In spite of this, vaccination coverage rates for this set of vaccines are not usually estimated directly from the records in our clinical practices. The main objective of this work is to determine the vaccination rates for the children seen most recently at our healthcare center and whether they received the recommended number of doses at the proper intervals for the three vaccines unfunded by the National Healthcare System in our autonomous community (Castile and Leon): the pneumococcal conjugate vaccine, the rotavirus vaccine, and the varicella vaccine.


We did a retrospective, cross-sectional, descriptive study based on the vaccination data included in the computerized electronic medical histories stored in the MEDORA program. The end date for the inclusion of data was December 30, 2011. The target population was selected by gathering the most recent immunization records for the children who could have received all the doses required for a complete vaccination course in an urban healthcare center located in a middle socioeconomic area, the Centro de Salud Arturo Eyries, which has two pediatricians and one nurse and serves an average of 2350 children between the two physicians’ patient lists. Children with limited records or no records were excluded from the study, as were those who had been removed from the patient list due to transfer to another healthcare center or relocation to another city, and those who started being seen at the center when the study was already underway.

When it came to immunization against pneumococcal disease, we took into account the number of administered doses and the age at the start of the course. Thus, the following groups were established for analysis: children under six months of age that received four doses, children between six months and a year of age who received three doses, and children older than one year that were given two doses. For all subsets, the last dose needed to have been administered before the age of two. Thus, children over two years of age who had been born between January 1, 2009 and January 1, 2010 were included in the study, the total of which was 162 children.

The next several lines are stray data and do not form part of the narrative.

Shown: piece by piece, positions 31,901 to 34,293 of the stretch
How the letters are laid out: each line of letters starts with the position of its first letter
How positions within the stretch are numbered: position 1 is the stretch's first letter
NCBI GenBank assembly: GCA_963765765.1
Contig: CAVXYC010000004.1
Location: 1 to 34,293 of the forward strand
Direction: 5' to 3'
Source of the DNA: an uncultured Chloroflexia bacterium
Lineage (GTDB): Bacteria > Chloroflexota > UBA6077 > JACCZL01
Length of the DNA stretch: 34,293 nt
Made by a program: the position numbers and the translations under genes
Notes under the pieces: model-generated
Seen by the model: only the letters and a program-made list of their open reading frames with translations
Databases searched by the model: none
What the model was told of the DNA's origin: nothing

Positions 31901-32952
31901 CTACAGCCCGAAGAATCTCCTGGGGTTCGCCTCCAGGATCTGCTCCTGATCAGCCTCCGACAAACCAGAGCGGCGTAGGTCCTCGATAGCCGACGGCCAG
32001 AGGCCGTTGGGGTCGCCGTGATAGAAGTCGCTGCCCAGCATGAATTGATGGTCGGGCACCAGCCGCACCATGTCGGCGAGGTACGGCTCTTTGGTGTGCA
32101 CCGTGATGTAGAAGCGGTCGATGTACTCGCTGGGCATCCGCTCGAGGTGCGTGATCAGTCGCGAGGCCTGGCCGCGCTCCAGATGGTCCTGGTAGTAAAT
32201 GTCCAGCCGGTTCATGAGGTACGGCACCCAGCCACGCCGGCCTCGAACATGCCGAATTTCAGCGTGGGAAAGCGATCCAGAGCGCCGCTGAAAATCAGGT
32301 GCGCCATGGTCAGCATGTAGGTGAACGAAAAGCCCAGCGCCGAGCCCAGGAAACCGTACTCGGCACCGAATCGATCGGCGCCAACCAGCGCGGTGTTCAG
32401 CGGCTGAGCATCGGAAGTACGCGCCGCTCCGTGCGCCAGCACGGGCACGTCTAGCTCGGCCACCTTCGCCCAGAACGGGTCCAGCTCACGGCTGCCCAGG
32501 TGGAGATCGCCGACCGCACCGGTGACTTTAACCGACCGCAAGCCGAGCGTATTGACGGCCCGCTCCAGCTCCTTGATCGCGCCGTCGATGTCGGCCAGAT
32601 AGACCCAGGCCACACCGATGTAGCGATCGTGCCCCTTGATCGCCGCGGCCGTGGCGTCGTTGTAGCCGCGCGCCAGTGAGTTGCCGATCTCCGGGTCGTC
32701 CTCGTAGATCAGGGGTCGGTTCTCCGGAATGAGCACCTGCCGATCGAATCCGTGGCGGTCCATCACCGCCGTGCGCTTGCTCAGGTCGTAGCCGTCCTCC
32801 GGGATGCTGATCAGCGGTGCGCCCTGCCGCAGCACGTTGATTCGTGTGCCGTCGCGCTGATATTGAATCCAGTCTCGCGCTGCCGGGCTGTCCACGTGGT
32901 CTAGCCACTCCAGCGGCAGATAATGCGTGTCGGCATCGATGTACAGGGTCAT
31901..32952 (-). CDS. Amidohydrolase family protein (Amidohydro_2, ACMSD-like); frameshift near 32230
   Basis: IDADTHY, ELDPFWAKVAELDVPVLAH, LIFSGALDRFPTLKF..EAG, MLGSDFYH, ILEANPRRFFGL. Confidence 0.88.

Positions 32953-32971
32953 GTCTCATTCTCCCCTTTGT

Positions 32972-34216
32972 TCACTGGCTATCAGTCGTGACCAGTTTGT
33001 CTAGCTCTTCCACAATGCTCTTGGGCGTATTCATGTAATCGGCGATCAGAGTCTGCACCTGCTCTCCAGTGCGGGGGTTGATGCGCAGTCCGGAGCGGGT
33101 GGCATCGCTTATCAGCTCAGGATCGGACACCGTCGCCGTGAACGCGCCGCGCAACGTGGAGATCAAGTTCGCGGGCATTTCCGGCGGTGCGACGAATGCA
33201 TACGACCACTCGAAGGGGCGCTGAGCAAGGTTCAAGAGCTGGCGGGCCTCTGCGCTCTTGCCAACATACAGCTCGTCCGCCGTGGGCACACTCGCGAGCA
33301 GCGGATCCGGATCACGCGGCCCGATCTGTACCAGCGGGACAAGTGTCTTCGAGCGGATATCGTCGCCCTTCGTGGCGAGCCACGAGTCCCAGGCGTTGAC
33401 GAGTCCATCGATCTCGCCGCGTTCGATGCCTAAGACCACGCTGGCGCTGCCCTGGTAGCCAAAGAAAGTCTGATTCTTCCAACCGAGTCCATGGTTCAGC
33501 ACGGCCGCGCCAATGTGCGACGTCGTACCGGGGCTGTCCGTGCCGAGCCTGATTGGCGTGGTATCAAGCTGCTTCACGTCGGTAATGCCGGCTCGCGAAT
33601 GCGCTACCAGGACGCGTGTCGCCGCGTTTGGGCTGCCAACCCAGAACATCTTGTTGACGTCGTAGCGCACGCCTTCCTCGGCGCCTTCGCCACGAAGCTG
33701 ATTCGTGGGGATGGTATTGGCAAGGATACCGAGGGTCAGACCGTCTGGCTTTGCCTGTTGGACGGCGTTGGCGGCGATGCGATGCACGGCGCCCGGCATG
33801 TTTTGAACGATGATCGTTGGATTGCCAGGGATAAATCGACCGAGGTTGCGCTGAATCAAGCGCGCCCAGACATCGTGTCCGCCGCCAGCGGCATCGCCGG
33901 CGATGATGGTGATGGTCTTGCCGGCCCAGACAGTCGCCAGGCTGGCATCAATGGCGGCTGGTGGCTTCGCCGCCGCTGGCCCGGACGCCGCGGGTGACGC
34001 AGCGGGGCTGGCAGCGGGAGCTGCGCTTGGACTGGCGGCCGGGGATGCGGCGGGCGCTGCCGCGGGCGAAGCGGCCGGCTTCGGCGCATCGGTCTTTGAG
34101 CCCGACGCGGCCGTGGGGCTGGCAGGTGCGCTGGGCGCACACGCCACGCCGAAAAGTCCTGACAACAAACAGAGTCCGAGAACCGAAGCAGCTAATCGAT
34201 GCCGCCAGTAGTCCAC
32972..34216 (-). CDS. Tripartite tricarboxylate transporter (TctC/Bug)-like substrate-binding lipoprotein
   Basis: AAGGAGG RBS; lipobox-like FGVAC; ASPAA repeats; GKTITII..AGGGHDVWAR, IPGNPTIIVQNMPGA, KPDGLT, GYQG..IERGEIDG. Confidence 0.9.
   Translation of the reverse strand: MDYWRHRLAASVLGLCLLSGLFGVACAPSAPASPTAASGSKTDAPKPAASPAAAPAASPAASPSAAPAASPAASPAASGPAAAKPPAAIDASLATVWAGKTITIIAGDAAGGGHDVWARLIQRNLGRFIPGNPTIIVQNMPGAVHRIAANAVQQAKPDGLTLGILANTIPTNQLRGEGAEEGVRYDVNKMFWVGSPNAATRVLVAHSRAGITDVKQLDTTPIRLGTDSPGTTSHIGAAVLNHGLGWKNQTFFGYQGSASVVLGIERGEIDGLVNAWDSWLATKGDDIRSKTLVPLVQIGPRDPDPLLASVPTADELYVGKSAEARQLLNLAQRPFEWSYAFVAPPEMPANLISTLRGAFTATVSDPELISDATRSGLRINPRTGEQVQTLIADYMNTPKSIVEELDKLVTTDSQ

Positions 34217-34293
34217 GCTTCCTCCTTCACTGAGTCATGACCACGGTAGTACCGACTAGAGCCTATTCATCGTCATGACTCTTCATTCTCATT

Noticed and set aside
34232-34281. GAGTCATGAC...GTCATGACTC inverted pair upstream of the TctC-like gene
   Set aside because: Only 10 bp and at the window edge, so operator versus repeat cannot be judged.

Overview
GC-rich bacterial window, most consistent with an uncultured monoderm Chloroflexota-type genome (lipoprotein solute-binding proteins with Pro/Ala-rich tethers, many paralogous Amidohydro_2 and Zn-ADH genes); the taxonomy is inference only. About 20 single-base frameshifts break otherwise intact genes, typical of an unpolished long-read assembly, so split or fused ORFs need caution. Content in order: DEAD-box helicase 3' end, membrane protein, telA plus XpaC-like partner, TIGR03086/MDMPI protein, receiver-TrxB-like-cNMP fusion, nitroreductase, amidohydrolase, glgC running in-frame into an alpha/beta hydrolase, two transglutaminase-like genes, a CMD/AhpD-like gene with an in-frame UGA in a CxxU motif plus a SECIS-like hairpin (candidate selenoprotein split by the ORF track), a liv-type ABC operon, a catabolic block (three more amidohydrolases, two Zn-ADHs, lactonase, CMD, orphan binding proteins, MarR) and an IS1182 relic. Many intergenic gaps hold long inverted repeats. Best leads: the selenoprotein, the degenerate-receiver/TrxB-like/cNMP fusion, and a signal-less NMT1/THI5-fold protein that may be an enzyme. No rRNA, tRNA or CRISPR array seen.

The subject group for the rotavirus vaccine included those children older than six months of age born between September 1, 2009 and June 1, 2010, for a total of 112 children. Only nine months’ data were analyzed because vaccination against rotavirus was suspended from June to December 2010, due to quality concerns pertaining to the potential contamination of the vaccines with fragments of porcine circovirus. A child was considered correctly immunized if he had been given three doses before 26 weeks of age, as is specified in the summary of product characteristics of RotaTeq®, the vaccine currently available in pharmacies.

Considering that the recommended age range for immunization against varicella is between 12 and 15 months, the data for this vaccine corresponds to the cohort of children older than 16 months (an additional calendar month is allowed as the upper time limit for a child to be considered correctly immunized), born between September 1 2009 and September 1 2010, for a total of 160 children. We could not assess the coverage for the second dose, at three or four years of age, because it was not possible for the children in our study to have completed the two-dose vaccination course recommended since 20081.

Last of all, we assessed whether vaccination status was influenced by the reporting pediatrician using Pearson’s chi-squared test and the software Epidat® 3.1.